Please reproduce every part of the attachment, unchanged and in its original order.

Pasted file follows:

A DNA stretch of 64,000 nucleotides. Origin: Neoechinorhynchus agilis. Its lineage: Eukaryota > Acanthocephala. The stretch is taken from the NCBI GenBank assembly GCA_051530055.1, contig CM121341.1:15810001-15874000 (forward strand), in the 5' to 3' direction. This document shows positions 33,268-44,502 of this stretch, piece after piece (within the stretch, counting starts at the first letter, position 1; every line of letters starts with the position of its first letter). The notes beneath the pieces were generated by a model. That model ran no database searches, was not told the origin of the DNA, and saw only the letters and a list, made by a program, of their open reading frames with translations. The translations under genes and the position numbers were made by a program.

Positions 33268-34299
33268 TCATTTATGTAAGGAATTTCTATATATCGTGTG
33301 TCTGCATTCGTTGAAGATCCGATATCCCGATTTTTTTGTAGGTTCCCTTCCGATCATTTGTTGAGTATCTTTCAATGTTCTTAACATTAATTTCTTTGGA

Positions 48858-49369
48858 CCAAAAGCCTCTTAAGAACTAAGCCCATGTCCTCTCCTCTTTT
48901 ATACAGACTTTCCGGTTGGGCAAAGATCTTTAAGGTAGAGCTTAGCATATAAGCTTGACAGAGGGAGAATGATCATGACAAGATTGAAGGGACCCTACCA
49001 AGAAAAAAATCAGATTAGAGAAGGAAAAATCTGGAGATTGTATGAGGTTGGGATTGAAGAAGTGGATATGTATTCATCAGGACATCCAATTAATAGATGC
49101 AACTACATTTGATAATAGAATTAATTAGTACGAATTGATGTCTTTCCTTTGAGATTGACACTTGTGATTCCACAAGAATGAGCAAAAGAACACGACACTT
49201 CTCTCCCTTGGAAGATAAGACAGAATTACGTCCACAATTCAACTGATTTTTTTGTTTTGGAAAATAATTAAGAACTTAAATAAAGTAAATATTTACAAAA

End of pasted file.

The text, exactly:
A DNA stretch of 64,000 nucleotides. Origin: Neoechinorhynchus agilis. Its lineage: Eukaryota > Acanthocephala. The stretch is taken from the NCBI GenBank assembly GCA_051530055.1, contig CM121341.1:15810001-15874000 (forward strand), in the 5' to 3' direction. This document shows positions 33,268-44,502 of this stretch, piece after piece (within the stretch, counting starts at the first letter, position 1; every line of letters starts with the position of its first letter). The notes beneath the pieces were generated by a model. That model ran no database searches, was not told the origin of the DNA, and saw only the letters and a list, made by a program, of their open reading frames with translations. The translations under genes and the position numbers were made by a program.

Positions 33268-34299
33268 TCATTTATGTAAGGAATTTCTATATATCGTGTG
33301 TCTGCATTCGTTGAAGATCCGATATCCCGATTTTTTTGTAGGTTCCCTTCCGATCATTTGTTGAGTATCTTTCAATGTTCTTAACATTAATTTCTTTGGA

Positions 48858-49369
48858 CCAAAAGCCTCTTAAGAACTAAGCCCATGTCCTCTCCTCTTTT
48901 ATACAGACTTTCCGGTTGGGCAAAGATCTTTAAGGTAGAGCTTAGCATATAAGCTTGACAGAGGGAGAATGATCATGACAAGATTGAAGGGACCCTACCA
49001 AGAAAAAAATCAGATTAGAGAAGGAAAAATCTGGAGATTGTATGAGGTTGGGATTGAAGAAGTGGATATGTATTCATCAGGACATCCAATTAATAGATGC
49101 AACTACATTTGATAATAGAATTAATTAGTACGAATTGATGTCTTTCCTTTGAGATTGACACTTGTGATTCCACAAGAATGAGCAAAAGAACACGACACTT
49201 CTCTCCCTTGGAAGATAAGACAGAATTACGTCCACAATTCAACTGATTTTTTTGTTTTGGAAAATAATTAAGAACTTAAATAAAGTAAATATTTACAAAA